No retirement plan is complete without considering Social Security benefits. The biggest decision retirees have when planning around this monthly check is when to enroll.
As with most questions in life, the answer is, it depends.
Sure, it can be tempting to cash in as soon as you’re eligible – for most people, that’s age 62. And why not? After all, you’ve been paying into the system for much of your working life, and the guaranteed monthly income is nice to have.
But that can be a costly move, and retirees should look closely at their particular financial situation before jumping in. There are distinct advantages associated with both taking Social Security benefits as soon as you can, and waiting until later to claim.
Social Security provides a financial safety net to millions of retirees, but the amount of each recipient’s benefit depends on a complex calculation that adjusts 35 years of monthly income into today’s dollars. For your specific projected payment, log in to the Social Security Administration’s (SSA) website. Most folks will receive a benefit of somewhere between $800 and $1,800 per month according to the chart below. Knowing your benefit’s dollar amount at certain ages is the first step in making an informed decision about when to claim your Social Security.
One important fact to remember about your Social Security benefit is that it isn’t designed to keep you at the income level you had when you were working. Rather, the benefit provides the average person with about 40% of their pre-retirement pay in benefits. To put this figure into perspective, the average retired worker is collecting just $1,360 per month in Social Security income in 2017.
So, Social Security alone doesn’t necessarily guarantee financial security in your retirement. But according to the SSA, 21% of married couples and 43% of single retirees rely on their monthly benefit for 90% of their annual income. That’s a big chunk of the population. Whether your Social Security check will be supplemental or sustenance for your financial well-being, it’s a good idea to run the numbers and think about how to make the program work for you.
Consider this: if you start taking Social Security at age 62, rather than waiting until your full retirement age (FRA), you can expect up to a 25% reduction in monthly benefits. The SSA only pays out 100% of your benefit if you claim at your full retirement age. These days, FRA is no longer age 65; it ranges from 66 to 67, depending on the month and year in which you were born. And your annual cost-of-living adjustment (COLA) is based on your benefit. So if you begin Social Security at 62, you start with reduced benefits, meaning that your COLA will be lower over the years too.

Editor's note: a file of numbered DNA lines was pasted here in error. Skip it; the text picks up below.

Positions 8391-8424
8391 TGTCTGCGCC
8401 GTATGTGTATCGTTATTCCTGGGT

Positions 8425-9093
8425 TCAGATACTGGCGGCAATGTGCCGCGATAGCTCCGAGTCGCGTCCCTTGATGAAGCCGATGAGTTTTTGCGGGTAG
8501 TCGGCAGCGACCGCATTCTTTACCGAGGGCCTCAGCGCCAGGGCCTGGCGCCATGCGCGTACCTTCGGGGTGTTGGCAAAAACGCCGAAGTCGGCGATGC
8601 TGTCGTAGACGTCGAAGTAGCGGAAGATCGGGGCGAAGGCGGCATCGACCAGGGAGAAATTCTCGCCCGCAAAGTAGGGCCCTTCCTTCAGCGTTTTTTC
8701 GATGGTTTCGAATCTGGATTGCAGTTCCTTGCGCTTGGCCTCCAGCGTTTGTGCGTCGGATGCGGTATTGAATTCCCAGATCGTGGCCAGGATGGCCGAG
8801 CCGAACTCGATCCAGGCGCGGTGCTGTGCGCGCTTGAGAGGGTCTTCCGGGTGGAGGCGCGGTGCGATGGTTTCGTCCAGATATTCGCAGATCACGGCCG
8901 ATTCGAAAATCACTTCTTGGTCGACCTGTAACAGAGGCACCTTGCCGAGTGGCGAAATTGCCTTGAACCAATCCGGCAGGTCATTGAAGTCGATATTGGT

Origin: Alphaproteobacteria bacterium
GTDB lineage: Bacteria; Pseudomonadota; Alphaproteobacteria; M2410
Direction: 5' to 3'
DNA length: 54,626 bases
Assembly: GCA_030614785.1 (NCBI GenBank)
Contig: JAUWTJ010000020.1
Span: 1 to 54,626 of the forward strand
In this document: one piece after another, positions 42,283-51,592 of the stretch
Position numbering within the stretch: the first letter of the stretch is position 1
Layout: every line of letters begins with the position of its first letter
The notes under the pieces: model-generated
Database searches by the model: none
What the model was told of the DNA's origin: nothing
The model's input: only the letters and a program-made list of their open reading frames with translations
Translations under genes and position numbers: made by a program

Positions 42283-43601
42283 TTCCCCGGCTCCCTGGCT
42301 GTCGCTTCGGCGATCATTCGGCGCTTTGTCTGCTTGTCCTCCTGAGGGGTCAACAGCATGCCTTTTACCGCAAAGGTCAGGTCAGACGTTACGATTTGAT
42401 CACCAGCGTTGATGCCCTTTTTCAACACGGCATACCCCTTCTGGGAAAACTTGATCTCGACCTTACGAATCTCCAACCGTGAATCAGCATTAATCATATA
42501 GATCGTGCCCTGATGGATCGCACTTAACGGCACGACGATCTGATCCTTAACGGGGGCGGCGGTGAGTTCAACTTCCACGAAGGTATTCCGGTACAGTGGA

Alternatively, waiting to claim benefits until after you reach your full retirement age means more money monthly. The SSA rewards those who wait to claim with delayed retirement credits for every month they put off claiming; your benefit grows by about 8% annually for every year you delay claiming until you reach age 70. For instance, a person with an FRA of 66 who claims at age 70 can receive 132% of their initial FRA benefit.
At first glance, this extra amount for waiting to claim until age 70 appears to make the wait worth it. However, a key point to remember is the amount paid out in benefits over a lifetime is calculated to be the same, regardless of what age you are when you claim. By delaying your claim until 70, you may produce bigger checks than if you had claimed early, but you’ll collect fewer checks over your lifetime.
If longevity is in your family tree, waiting could mean you to come out ahead. But assuming the average life expectancy, collecting more, smaller checks could be best, especially if you can invest some of the money. If you have ample income from other sources, it might make the most sense to embrace this claim-early-and-invest strategy.
Overall, the decision about when to claim your Social Security benefits should focus less on total lifetime benefit expectations than on personal matters. Someone who is healthy and enjoys their work might decide it’s smarter to wait to claim benefits so that they can pocket bigger checks. On the other hand, someone who is less healthy or needs to stop working might find it’s wisest to claim benefits at 62. Other key points to consider include the health of your spouse and your individual retirement goals.
The bottom line is that the decision about when to claim your Social Security benefits is one of the most complex, and important, choices you’ll face ahead of retirement. And there’s no one-size-fits-all approach in deciding when to collect. If you tailor your decision to your individual circumstances and account for life changes as well as financial changes, you’ll be well on the road to a happy retirement.
Charts courtesy of Motley Fool